In my first novel, Unforgiving Ghosts, I didn’t have characters arguing with me. I wrote a rough outline, named the characters and knew their personalities. I had no conflict except the ones I wrote. Maybe, because this story was based on my real life experiences and the two main characters were loosely based on me and my husband, there wasn’t much to argue about.
I started my second, Shattered, and found the same thing. The characters acted and behaved as I, the author directed them. However, half way through this story I got a writing assignment from my writers’ group, that put this book on hold. The assignment was to write 500–1,000 words in the style of my favorite author. Of course I picked Kathleen E, Woodiwiss.
She always started her novels with the time and place of the setting. So I started researching just to see where I wanted it, and what year it would take place in. As the pieces clicked into place, I put my setting in America but Caitlin was from Ireland. Dillon had moved to the States from England. The time was 1798 and the Irish revolt against England was in full swing.
I now had a full set of characters, a setting and an interesting plot. Needless to say my 1,000 word assignment turned into a complete novel. I had an overall view of where I wanted this plot go but not a full outline as the previous two books. That wasn’t the only difference either. I was now dealing with a headstrong character that wanted to tell ME how the story should end. Really? I’m the author, I argued back to Caitlin. Your brother is dead and that is that!
One thing that always annoys me in books and movies is how everything always works out perfectly. The dead aren’t really dead, the husband sees the errors of his way and returns to his wife, the parents suddenly see how much their teenager is in love and stops fighting so they can be together.
Sometimes life just doesn’t work out this way. People die, even young ones, with no explanations. Husbands and wives split up and love doesn’t always work out. That is the real world. I wanted my novel to have more real life experience in it. I explained that to Caitlin a hundred times during the two years I wrote my story. “Your brother is dead and is going to stay that way.” I was firm with her. Death is part of war and it needed to be in my novel.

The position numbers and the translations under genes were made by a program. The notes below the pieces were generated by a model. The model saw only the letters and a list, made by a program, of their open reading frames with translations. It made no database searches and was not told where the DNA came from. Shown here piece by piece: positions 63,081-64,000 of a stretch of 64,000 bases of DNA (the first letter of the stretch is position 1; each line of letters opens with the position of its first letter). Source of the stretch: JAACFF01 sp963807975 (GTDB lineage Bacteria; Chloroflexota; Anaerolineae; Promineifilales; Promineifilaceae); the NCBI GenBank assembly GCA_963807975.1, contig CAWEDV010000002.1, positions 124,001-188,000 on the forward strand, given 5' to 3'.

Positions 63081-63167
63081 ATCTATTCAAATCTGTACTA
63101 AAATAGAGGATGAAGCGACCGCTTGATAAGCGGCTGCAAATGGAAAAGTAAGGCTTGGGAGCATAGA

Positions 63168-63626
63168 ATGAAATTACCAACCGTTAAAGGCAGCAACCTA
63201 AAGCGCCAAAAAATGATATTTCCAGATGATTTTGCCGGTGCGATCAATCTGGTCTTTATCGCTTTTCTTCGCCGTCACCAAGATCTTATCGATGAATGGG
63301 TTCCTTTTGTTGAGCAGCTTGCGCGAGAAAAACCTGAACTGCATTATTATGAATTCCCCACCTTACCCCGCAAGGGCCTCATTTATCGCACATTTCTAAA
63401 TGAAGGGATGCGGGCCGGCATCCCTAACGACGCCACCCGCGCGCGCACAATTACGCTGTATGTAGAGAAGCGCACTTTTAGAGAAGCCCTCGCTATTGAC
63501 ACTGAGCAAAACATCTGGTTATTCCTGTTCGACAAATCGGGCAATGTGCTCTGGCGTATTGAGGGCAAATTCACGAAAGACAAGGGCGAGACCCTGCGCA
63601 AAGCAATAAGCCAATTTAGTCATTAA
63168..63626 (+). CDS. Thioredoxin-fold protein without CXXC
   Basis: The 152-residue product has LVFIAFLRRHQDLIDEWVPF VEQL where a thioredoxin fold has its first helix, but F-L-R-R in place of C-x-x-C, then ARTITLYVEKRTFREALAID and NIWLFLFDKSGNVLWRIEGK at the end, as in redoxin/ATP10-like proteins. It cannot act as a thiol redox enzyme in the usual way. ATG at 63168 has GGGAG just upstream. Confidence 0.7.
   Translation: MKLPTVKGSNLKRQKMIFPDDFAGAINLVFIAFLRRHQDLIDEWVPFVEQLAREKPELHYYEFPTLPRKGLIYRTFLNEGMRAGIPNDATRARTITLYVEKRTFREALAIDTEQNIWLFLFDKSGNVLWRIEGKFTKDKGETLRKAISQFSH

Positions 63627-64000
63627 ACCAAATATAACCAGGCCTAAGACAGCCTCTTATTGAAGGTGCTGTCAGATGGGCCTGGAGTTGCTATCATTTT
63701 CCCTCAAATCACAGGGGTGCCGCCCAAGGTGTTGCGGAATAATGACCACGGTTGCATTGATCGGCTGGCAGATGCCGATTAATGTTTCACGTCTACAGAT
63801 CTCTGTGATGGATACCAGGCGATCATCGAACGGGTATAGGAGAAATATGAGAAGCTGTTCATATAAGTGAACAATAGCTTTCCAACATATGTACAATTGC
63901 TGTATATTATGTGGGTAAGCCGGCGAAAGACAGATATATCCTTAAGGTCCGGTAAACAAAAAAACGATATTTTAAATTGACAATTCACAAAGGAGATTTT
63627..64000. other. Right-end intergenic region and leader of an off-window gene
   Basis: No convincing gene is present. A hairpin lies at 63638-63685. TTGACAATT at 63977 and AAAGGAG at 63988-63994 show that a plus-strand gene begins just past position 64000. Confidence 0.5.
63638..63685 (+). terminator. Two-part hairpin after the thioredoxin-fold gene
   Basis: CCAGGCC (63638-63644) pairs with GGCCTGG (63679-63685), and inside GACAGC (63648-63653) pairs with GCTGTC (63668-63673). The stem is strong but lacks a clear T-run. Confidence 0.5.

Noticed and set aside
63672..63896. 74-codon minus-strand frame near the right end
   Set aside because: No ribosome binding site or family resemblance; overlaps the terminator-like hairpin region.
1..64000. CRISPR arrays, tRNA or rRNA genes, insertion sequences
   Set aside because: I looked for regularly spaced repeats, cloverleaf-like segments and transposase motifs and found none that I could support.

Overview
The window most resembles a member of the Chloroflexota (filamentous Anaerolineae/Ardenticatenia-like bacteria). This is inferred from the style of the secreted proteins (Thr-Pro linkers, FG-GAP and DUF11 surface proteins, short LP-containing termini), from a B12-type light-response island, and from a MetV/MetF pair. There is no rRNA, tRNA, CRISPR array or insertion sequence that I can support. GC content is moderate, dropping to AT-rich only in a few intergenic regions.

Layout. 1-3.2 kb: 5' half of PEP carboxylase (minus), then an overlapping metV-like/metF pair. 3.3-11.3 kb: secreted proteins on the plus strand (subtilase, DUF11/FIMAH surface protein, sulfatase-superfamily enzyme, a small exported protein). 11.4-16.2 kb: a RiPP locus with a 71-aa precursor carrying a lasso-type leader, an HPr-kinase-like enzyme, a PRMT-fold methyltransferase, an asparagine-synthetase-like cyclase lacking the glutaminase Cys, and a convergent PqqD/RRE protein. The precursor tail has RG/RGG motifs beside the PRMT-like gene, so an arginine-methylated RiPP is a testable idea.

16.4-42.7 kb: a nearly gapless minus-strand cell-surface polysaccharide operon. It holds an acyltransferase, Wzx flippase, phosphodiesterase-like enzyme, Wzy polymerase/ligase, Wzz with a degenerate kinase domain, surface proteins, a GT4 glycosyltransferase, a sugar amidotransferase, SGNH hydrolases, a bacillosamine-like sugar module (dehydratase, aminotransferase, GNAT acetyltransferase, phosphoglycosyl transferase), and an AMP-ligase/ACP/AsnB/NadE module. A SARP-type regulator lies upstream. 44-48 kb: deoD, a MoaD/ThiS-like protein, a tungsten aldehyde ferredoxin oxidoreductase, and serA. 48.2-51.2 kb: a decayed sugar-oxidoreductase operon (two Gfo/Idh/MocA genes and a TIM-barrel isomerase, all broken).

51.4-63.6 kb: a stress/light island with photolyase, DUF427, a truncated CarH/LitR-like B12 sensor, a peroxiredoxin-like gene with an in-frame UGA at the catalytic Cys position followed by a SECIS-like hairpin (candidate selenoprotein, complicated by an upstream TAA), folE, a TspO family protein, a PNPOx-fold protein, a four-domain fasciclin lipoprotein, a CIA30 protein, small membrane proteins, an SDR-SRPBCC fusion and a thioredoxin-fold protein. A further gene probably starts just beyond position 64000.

However, two years later as I wrote the final scene where she was waiting to welcome her family back, who walked off the ship? Her dead brother, Dwayne. I thought about hitting the delete button about hundred times. However, each time I heard Caitlin saying “No, it’ll work. Wait and see.”
I don’t know why but I finally gave in to her and allowed Dwayne to live. I still felt it was too much like a fairytale ending. But, a year later another author reviewed my book and sent me a private message asking me to write a sequel. My response, “I don’t have one.” This was a standalone book. He argued that Sarah, who got engaged to Brogan, Caitlin’s other brother, could start having feelings for Dwayne.
I knew that would never work because Sarah was too much in love with Brogan, and had waited years for him to propose. A few days later, another reviewer made a comment that she’d like to see a redemption story for, Henrietta. She was one of the villainesses in the story, but I wasn’t sure I could turn her from a bad girl to a likeable heroin. However, the more I thought about it the sequel started unfolding in my head. I could see Caitlin’s face turning red with anger when she finds out that Dwayne is in love with her enemy. I emailed the author who first wanted to sequel and asked him what he thought about the plot of Dwayne falling in love with Caitlin, Henrietta. He loved the idea and said that was the second book.
As I’ve been researching, I can see Caitlin smiling and saying, “See I told you it would work out.” The point to this article is that as authors we can have a dashboard view. We only see what is in front of us. These are the characters and this is the plot. The characters can have a helicopter view. Caitlin saw beyond her own story and saw the making of a sequel, even though I never had that in mind. Sometimes it’s best to just listen to your characters!! But that doesn’t mean I can’t extract a little revenge by having Caitlin have to deal with Henrietta in her family. So who’s laughing last?!
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